Hoelscher noted that the history of the St. Louis region shows the benefits that can be achieved when entities collaborate. Created in 1954 out of 79 different sewer districts, MSD itself is a prime example of regional collaboration in St. Louis. MSD Project Clear is an opportunity to generate even greater benefit to the community than could be created alone. Since 2011, MSD has been building and testing rainscaping, seeking to understand how the St. Louis region will best benefit from a Rainscaping program of this size. The Rainscaping Plan MSD will submit to the EPA is the culmination of this work and will set the stage for years to come.
Part of a national trend
St. Louis City currently budgets approximately $1 million per year to demolish structurally condemned, abandoned buildings, which allows them to demolish roughly 200 structures per year.
Demolition investments are part of a national trend to stabilize challenged neighborhoods. The link between demolition investments and positive community impact has been made clear in other cities. According to an Oct. 2015 study by Dynamo Metrics, demolishing abandoned properties increased property values of occupied, single-family homes within 500 feet by 4.2%. The study further supported the contention that removing blight increases community safety, stabilizes home values and reduces foreclosure rates.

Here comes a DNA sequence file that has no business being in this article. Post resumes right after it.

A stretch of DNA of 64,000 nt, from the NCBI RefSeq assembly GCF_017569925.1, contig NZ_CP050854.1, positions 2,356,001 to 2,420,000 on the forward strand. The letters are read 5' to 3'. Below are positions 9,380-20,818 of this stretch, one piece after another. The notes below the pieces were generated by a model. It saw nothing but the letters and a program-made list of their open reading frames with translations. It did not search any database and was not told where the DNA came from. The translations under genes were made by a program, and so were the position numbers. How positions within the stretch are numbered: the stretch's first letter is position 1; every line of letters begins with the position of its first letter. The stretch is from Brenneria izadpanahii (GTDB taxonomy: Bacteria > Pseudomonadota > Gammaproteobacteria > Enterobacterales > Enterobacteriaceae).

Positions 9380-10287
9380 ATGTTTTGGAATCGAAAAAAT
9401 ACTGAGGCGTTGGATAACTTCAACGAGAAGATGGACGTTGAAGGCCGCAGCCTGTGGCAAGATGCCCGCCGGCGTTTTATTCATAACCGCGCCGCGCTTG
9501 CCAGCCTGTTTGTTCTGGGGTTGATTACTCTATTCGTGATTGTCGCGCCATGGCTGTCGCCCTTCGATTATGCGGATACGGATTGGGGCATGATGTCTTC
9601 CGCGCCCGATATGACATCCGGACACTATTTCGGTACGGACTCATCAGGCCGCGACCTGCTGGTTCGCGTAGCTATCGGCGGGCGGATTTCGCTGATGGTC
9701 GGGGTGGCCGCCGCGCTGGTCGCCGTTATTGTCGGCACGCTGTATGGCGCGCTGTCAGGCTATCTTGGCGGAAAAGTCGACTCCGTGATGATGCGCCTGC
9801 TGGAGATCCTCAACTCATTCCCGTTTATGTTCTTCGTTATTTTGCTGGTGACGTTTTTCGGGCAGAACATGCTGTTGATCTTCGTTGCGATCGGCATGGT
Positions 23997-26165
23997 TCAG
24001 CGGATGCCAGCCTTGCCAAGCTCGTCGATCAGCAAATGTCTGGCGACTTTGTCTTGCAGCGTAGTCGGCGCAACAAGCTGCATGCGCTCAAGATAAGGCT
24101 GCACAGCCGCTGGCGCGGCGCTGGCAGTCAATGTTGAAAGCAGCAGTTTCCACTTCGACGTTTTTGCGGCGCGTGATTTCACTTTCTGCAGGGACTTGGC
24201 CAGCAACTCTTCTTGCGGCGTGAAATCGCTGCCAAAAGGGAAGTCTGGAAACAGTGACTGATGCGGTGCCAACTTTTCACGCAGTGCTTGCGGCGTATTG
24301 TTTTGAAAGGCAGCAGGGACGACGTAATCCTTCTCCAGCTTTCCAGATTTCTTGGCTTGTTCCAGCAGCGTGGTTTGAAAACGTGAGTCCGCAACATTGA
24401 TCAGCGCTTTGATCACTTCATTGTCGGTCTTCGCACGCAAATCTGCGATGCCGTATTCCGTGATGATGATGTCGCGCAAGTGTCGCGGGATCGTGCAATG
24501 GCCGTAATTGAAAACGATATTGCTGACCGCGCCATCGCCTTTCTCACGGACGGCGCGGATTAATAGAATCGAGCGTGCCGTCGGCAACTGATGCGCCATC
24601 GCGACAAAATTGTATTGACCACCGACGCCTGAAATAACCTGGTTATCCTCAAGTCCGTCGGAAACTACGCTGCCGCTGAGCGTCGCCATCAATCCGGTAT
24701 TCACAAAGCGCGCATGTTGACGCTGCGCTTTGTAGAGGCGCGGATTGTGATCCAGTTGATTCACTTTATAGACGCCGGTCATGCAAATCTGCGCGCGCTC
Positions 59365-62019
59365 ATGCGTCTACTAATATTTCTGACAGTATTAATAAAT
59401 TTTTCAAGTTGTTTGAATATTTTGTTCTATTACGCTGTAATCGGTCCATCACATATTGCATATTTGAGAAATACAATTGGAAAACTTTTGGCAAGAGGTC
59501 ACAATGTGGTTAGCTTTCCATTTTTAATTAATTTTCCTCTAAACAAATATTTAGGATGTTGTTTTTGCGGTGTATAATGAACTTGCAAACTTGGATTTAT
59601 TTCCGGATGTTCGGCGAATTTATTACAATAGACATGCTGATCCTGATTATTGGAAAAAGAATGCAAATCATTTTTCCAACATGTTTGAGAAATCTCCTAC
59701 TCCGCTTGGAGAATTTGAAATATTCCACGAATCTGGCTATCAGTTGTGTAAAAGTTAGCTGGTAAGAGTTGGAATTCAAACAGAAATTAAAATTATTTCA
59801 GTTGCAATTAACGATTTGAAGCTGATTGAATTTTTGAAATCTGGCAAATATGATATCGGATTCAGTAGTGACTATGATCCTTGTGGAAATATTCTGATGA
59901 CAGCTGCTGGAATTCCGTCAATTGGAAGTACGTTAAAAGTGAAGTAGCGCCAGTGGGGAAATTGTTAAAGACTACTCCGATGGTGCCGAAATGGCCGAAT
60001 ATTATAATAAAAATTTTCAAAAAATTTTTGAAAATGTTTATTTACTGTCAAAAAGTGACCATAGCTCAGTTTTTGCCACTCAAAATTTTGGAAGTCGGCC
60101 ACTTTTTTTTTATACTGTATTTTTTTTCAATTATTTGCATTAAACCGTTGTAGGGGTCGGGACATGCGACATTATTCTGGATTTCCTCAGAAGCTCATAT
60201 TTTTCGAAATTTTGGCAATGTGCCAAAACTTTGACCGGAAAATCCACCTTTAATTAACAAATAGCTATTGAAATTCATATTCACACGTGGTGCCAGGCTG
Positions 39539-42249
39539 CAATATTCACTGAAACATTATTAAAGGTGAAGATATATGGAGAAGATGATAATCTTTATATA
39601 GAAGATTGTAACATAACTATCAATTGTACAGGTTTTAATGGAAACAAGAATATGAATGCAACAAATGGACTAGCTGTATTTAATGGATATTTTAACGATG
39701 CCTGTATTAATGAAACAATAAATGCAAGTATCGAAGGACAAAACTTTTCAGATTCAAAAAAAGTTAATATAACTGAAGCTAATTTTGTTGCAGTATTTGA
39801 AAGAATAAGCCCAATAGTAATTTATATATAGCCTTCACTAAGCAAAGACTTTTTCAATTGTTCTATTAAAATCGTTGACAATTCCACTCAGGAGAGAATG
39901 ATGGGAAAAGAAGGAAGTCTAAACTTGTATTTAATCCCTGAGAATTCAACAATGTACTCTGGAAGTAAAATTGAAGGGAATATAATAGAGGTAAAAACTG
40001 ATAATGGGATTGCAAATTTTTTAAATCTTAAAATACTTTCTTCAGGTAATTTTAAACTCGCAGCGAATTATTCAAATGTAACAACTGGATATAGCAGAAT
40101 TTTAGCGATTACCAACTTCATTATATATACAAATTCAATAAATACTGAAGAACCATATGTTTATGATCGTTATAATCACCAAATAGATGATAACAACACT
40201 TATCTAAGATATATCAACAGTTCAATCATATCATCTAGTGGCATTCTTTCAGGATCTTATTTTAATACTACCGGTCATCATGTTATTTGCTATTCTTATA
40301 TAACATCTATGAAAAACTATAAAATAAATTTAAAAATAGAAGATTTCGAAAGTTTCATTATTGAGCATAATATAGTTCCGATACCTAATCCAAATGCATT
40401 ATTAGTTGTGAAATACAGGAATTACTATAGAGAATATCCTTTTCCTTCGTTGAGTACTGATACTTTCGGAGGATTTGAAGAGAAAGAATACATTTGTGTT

Dynamo Metrics report, funded by the Skillman Foundation and Rock Ventures.
Western Reserves Land Conservancy Report, Estimating the Effect of Demolishing Distressed Structures in Cleveland, OH, 2009-2013
What is Rainscaping?
Used effectively, rainscaping can reclaim stormwater naturally, reduce sewer overflows, and minimize basement backups. The purpose of the MSD Project Clear Rainscaping Program is to reduce the volume of stormwater in our combined sewer system by installing landscaping that helps capture rain where it falls, allowing water to run off-site. Rainscaping can also be employed to solve a drainage problem, increase aesthetic appeal, improve property values, and attract birds and butterflies, in addition to other benefits.